16 May 2006

baby you can drive my car part the third


Because I wasn't happy with all the photos of the models, and I haven't got around to taking any more, we are now going to move out of sequence. The next car was a 1964 Mini Cooper (998cc long stroke version), but we will move on to the one that came after that, which was a 1964-ish Austin Freeway station wagon. I can't imagine what possessed me to want a wagon - maybe all those girls I'd get in the back, ha ha - but that's what we got. It was in fact in pristine condition with that special 1960s new vinyl smell. I eventually sold it to a school mate some time later. In common with all Freeways it was as slow as a wet weekend. I did get the head shaved and put a set of extractors on it which made no noticeable difference to the get-up-and-go at all. It did have good anchors, though, which proved helpful once when coming back from a weekend trip to Sydney with the lads and I came on the back of a slow-moving Holden just the Sydney side of Goulburn. "Your bloody precious EHs would never have pulled us up in time!" I gloated to my Holden-loving load of suddenly-pale passengers, which may or may not have been an accurate statement.

Some years later when my second Triumph, a Mk2 2.5PI was hors de combat after I attempted to ford a flooded river in it - forgetting at the crucial time that the air-intake was a hose about 6 inches off the deck, so it snuffled up a great gob load of H2O and bent all the rods - I bought a
Wolseley 24/80 (scroll down for the pic) as a temporary runabout. The 24/80 was of course the upmarket badged version of the Freeway, with leather seats and all. I called this one Eric the Half a Car, for reasons which will be immediately apparent to all Python lovers. For a car that was quite old and extremely decrepit, this was quite a good 'un - only let me down once (starter motor). It got fearfully abused: my favourite trick on the dirt roads around Canberra was to come howling (well, floating) into a corner and flatten the accelerator and brake simultaneously, it being an automatic. You could get a nice sort of drift going, accompanied by "please make him stop" sounds from the Borg Warner 35 'box.

And then some years later again, I bought another Freeway as wife-to-be and I attempted to scrounge money for our new lives together. I had a warm-ish Mini K at the time and the Freeway was a good deal cheaper, but I only kept it a few months before getting a Morris 1100. Not about saving money at all, more about the fact that I just liked to change cars regularly. Which is why I've owned over 30. And you will have noticed already that I kept changing them for the SAME sorts of cars. I owned three Minis in all, too.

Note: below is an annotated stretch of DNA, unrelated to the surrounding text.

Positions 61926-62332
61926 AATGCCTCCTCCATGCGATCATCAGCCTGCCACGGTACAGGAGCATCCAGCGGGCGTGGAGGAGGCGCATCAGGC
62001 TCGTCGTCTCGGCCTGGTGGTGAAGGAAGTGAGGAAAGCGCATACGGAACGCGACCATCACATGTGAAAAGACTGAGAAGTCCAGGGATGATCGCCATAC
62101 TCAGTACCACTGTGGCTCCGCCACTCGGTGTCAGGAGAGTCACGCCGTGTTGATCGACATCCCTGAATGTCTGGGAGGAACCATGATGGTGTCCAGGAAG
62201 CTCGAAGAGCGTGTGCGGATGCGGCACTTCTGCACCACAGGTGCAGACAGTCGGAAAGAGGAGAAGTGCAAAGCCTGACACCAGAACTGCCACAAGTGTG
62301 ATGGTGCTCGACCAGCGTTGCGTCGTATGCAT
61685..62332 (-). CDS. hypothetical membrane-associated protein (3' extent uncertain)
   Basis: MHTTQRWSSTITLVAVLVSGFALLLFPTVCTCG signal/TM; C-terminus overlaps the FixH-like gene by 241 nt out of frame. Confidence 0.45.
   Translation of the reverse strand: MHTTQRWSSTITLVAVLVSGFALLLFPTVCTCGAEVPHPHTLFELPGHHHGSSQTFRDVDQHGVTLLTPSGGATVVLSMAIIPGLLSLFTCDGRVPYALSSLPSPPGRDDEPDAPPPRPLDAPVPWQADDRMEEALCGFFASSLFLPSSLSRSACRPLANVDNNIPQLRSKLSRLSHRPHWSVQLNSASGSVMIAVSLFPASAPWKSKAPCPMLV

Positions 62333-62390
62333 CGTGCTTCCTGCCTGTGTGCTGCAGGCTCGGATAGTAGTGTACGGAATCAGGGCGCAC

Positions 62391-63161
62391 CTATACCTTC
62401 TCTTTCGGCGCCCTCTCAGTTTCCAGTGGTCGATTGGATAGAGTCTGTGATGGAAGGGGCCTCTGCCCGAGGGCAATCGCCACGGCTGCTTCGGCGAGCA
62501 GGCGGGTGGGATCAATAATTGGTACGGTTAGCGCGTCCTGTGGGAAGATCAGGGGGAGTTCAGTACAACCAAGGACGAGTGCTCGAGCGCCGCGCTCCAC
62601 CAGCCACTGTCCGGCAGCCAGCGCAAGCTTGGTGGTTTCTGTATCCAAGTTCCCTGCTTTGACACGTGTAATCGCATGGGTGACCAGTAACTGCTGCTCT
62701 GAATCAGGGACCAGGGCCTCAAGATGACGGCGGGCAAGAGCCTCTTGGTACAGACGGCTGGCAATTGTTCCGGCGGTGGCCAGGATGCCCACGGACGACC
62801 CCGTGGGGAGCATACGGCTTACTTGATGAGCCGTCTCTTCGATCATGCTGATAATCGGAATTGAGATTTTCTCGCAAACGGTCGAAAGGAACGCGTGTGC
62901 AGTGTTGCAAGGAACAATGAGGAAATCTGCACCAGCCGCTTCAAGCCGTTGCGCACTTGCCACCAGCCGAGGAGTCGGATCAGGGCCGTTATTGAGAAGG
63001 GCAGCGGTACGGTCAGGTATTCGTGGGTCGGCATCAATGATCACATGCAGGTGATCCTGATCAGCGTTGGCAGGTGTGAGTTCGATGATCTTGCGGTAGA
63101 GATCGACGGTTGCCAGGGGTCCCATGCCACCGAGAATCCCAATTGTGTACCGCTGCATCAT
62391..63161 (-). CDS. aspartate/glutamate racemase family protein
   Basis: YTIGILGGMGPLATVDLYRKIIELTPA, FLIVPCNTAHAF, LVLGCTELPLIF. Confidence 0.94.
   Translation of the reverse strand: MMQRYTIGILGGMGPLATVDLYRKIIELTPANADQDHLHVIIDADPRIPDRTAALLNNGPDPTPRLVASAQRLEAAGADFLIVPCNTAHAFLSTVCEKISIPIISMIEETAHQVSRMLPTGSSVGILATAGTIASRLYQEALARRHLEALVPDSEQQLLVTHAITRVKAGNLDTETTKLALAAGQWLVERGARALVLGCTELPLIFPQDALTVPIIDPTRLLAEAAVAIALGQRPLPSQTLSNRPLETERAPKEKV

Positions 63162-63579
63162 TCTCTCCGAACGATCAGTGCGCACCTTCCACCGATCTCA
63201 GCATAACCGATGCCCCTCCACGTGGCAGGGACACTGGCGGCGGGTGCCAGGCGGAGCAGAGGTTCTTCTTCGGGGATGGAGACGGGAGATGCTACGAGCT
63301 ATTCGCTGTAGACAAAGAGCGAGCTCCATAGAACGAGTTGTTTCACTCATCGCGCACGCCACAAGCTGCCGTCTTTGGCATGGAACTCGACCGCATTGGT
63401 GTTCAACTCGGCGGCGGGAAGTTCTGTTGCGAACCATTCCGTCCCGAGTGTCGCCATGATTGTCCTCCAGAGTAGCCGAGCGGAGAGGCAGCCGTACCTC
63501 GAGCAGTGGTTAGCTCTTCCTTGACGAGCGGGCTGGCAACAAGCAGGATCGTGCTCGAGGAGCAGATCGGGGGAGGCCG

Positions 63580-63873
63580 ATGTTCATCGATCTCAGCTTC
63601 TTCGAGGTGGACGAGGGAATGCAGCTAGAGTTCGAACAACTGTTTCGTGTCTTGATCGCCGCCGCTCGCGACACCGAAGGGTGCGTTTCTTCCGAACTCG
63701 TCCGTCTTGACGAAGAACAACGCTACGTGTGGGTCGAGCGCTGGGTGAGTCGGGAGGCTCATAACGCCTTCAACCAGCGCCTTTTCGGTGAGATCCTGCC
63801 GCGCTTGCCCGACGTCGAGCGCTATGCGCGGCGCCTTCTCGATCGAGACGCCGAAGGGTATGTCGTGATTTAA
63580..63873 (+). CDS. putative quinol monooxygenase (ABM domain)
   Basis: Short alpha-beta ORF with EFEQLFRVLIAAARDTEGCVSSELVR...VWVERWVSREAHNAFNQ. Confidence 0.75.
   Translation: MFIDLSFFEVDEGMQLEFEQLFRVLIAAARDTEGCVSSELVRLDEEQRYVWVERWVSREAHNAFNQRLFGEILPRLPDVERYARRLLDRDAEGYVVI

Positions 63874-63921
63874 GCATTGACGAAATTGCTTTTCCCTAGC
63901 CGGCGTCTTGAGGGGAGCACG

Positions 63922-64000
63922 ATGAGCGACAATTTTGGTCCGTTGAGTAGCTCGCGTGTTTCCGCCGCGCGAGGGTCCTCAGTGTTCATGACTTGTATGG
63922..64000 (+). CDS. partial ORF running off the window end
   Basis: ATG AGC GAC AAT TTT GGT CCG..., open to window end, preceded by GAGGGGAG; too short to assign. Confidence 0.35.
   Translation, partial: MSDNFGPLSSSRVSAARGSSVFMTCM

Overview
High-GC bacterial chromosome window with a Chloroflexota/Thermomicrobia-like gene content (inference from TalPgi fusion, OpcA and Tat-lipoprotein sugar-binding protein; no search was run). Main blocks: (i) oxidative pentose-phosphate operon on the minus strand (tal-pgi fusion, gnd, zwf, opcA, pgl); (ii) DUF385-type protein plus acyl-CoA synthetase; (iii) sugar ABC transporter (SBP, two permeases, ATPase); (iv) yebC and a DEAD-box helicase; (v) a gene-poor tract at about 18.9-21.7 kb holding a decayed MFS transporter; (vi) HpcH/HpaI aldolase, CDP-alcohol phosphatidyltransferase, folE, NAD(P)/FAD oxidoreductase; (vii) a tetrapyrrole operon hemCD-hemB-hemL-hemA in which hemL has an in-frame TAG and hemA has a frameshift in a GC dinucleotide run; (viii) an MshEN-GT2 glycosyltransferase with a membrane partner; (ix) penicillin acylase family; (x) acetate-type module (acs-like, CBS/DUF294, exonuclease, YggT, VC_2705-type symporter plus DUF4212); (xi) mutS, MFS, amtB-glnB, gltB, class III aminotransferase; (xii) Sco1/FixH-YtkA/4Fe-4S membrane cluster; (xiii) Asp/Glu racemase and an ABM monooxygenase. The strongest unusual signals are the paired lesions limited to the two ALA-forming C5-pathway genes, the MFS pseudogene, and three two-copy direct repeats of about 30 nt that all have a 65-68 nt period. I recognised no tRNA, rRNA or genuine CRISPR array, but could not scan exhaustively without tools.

The model pictured is in fact of a Morris Oxford Mk6, but the body shape is generally the same as the Freeway except in details like the grille, tail fins etc. These weren't released in Australia, we got the Austin version (the A60). BMC adapted the A60 to cater for the Australian predeliction for 6 cylinder cars by adding 2 cylinders to the then current version of its B series motor, making a 6 cylinder of 2.4 litres. With a 4 bearing crank, they often used to run the rear main bearing. I sometimes see a Wolseley for sale on eBay and start to think "what about it", but usually someone hits me before I do anything rash.

6 comments:

Anonymous said...

hint: don't use the camera's flash when pointing at shiny objects :-)

I am enjoying these articles about old cars. good stuff. however at 30+ owned you are going to take a long time to get to what will probably be my favourite - the red pug.

only drove it twice, and gently both times, but it was very pleasant indeed.

it did, however, have the worst-arranged engine bay I've ever seen - even worse than those (rather baroque) north-south front wheel drive Saabs. even my Celica GT4's bay is less cramped, and it has an extra half a gearbox, not to mention turbocharger and intercooler

phil said...

All that batch of photos were taken in broad daylight, but some (including the Morris) were out of direct sunlight - I think the metering on the digital is not all it could be. It may have a mechanism to override but I haven't investigated.

It might be a wait for the Pug story as I don't have the model yet to go with the story. But the best model shop I've found to date, Model Cars Too in Sydney, tells me that Minichamps will make one this year. He also thinks they might make the Mi16 version which would be good and if they do it in the same red as mine, I'll be on a winner. So far I only have three models in the same colour as the real one I owned. But some good stories to come - lots of different Triumphs, P6 Rover, Datto Fairlady, Austin 1800, Morris 1100, VW Passat, Mercedes 200, P76 and - believe it or not - a Holden Torana SL/R.

Anonymous said...

hum, maybe instead try holding a piece of white paper (any not-too-heavy white paper will do) in front of the flash when you take the pic. make sure you shut your eyes before it fires, or it'll hurt :-)

this should diffuse the flash at least a bit...

Melly` said...

Ok - I confess I printed out some pages from here to send to my father who collects and restores cars.

That could be a compliment or it could be an insult?

phil said...

Melly - I was more interested in how you actually discivered that VVB existed :-)

I would like to restore actual cars but my skills aren't up to it..as subsequent stories will show. Tell your father to wait for the Rover P6 story.

Gerry said...

Wassamadda, Phil? Forgotten how to blog?

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